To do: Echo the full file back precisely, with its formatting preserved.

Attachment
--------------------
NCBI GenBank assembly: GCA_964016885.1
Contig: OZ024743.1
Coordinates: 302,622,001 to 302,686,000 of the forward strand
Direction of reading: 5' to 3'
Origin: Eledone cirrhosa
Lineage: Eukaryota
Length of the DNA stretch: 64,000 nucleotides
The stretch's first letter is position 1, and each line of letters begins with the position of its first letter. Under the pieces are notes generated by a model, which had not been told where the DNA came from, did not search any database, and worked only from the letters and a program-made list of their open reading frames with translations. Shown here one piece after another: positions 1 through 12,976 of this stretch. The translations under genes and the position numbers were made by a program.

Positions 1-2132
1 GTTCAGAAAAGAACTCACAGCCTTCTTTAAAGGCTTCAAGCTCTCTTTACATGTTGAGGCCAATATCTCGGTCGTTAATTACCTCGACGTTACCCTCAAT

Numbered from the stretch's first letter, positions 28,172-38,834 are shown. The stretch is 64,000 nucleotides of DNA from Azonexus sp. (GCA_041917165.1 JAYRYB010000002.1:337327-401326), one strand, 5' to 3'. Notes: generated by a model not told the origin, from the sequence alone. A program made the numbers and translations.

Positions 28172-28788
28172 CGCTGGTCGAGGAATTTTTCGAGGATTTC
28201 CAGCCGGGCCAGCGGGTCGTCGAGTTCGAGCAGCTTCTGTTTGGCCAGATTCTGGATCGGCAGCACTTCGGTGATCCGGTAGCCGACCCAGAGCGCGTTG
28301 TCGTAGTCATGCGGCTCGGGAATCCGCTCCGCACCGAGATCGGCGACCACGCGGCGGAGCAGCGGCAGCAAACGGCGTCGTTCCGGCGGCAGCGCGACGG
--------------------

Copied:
NCBI GenBank assembly: GCA_964016885.1
Contig: OZ024743.1
Coordinates: 302,622,001 to 302,686,000 of the forward strand
Direction of reading: 5' to 3'
Origin: Eledone cirrhosa
Lineage: Eukaryota
Length of the DNA stretch: 64,000 nucleotides
The stretch's first letter is position 1, and each line of letters begins with the position of its first letter. Under the pieces are notes generated by a model, which had not been told where the DNA came from, did not search any database, and worked only from the letters and a program-made list of their open reading frames with translations. Shown here one piece after another: positions 1 through 12,976 of this stretch. The translations under genes and the position numbers were made by a program.

Positions 1-2132
1 GTTCAGAAAAGAACTCACAGCCTTCTTTAAAGGCTTCAAGCTCTCTTTACATGTTGAGGCCAATATCTCGGTCGTTAATTACCTCGACGTTACCCTCAAT

Numbered from the stretch's first letter, positions 28,172-38,834 are shown. The stretch is 64,000 nucleotides of DNA from Azonexus sp. (GCA_041917165.1 JAYRYB010000002.1:337327-401326), one strand, 5' to 3'. Notes: generated by a model not told the origin, from the sequence alone. A program made the numbers and translations.

Positions 28172-28788
28172 CGCTGGTCGAGGAATTTTTCGAGGATTTC
28201 CAGCCGGGCCAGCGGGTCGTCGAGTTCGAGCAGCTTCTGTTTGGCCAGATTCTGGATCGGCAGCACTTCGGTGATCCGGTAGCCGACCCAGAGCGCGTTG
28301 TCGTAGTCATGCGGCTCGGGAATCCGCTCCGCACCGAGATCGGCGACCACGCGGCGGAGCAGCGGCAGCAAACGGCGTCGTTCCGGCGGCAGCGCGACGG